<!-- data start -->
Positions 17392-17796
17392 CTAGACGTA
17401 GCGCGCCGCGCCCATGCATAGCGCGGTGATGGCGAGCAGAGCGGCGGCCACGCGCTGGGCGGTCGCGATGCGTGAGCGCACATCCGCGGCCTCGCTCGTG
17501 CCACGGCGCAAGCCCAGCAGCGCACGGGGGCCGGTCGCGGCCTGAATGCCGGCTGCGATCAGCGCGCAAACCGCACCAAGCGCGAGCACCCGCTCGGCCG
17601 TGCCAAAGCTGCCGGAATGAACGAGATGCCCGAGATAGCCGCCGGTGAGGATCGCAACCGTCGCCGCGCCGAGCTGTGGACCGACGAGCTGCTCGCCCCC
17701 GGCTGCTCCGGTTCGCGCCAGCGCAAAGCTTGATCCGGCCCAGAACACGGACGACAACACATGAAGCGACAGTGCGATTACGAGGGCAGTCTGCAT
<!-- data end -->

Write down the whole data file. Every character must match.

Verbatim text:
Positions 17392-17796
17392 CTAGACGTA
17401 GCGCGCCGCGCCCATGCATAGCGCGGTGATGGCGAGCAGAGCGGCGGCCACGCGCTGGGCGGTCGCGATGCGTGAGCGCACATCCGCGGCCTCGCTCGTG
17501 CCACGGCGCAAGCCCAGCAGCGCACGGGGGCCGGTCGCGGCCTGAATGCCGGCTGCGATCAGCGCGCAAACCGCACCAAGCGCGAGCACCCGCTCGGCCG
17601 TGCCAAAGCTGCCGGAATGAACGAGATGCCCGAGATAGCCGCCGGTGAGGATCGCAACCGTCGCCGCGCCGAGCTGTGGACCGACGAGCTGCTCGCCCCC
17701 GGCTGCTCCGGTTCGCGCCAGCGCAAAGCTTGATCCGGCCCAGAACACGGACGACAACACATGAAGCGACAGTGCGATTACGAGGGCAGTCTGCAT